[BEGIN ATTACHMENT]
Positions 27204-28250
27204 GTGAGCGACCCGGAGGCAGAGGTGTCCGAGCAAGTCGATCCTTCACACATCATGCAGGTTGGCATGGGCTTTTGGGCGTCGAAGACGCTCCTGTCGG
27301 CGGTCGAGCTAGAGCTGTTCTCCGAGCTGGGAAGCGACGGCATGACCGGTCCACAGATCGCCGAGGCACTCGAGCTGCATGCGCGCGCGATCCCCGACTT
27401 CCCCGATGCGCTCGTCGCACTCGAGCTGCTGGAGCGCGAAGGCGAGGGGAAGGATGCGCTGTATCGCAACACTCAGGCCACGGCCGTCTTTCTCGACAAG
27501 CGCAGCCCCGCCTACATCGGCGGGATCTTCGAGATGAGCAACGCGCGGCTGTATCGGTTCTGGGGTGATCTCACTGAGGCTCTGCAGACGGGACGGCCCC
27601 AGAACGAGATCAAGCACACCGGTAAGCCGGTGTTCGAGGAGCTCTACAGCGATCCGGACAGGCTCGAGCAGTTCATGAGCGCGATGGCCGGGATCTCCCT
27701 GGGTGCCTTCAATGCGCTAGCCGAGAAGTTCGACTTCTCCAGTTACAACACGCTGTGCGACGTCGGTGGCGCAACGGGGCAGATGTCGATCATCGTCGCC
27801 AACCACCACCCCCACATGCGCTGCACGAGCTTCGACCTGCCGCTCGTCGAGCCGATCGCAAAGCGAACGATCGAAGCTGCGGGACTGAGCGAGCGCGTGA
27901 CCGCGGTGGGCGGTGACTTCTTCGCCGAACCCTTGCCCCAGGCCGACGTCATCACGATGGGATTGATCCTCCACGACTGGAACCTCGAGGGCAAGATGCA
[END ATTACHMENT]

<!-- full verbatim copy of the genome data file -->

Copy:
Positions 27204-28250
27204 GTGAGCGACCCGGAGGCAGAGGTGTCCGAGCAAGTCGATCCTTCACACATCATGCAGGTTGGCATGGGCTTTTGGGCGTCGAAGACGCTCCTGTCGG
27301 CGGTCGAGCTAGAGCTGTTCTCCGAGCTGGGAAGCGACGGCATGACCGGTCCACAGATCGCCGAGGCACTCGAGCTGCATGCGCGCGCGATCCCCGACTT
27401 CCCCGATGCGCTCGTCGCACTCGAGCTGCTGGAGCGCGAAGGCGAGGGGAAGGATGCGCTGTATCGCAACACTCAGGCCACGGCCGTCTTTCTCGACAAG
27501 CGCAGCCCCGCCTACATCGGCGGGATCTTCGAGATGAGCAACGCGCGGCTGTATCGGTTCTGGGGTGATCTCACTGAGGCTCTGCAGACGGGACGGCCCC
27601 AGAACGAGATCAAGCACACCGGTAAGCCGGTGTTCGAGGAGCTCTACAGCGATCCGGACAGGCTCGAGCAGTTCATGAGCGCGATGGCCGGGATCTCCCT
27701 GGGTGCCTTCAATGCGCTAGCCGAGAAGTTCGACTTCTCCAGTTACAACACGCTGTGCGACGTCGGTGGCGCAACGGGGCAGATGTCGATCATCGTCGCC
27801 AACCACCACCCCCACATGCGCTGCACGAGCTTCGACCTGCCGCTCGTCGAGCCGATCGCAAAGCGAACGATCGAAGCTGCGGGACTGAGCGAGCGCGTGA
27901 CCGCGGTGGGCGGTGACTTCTTCGCCGAACCCTTGCCCCAGGCCGACGTCATCACGATGGGATTGATCCTCCACGACTGGAACCTCGAGGGCAAGATGCA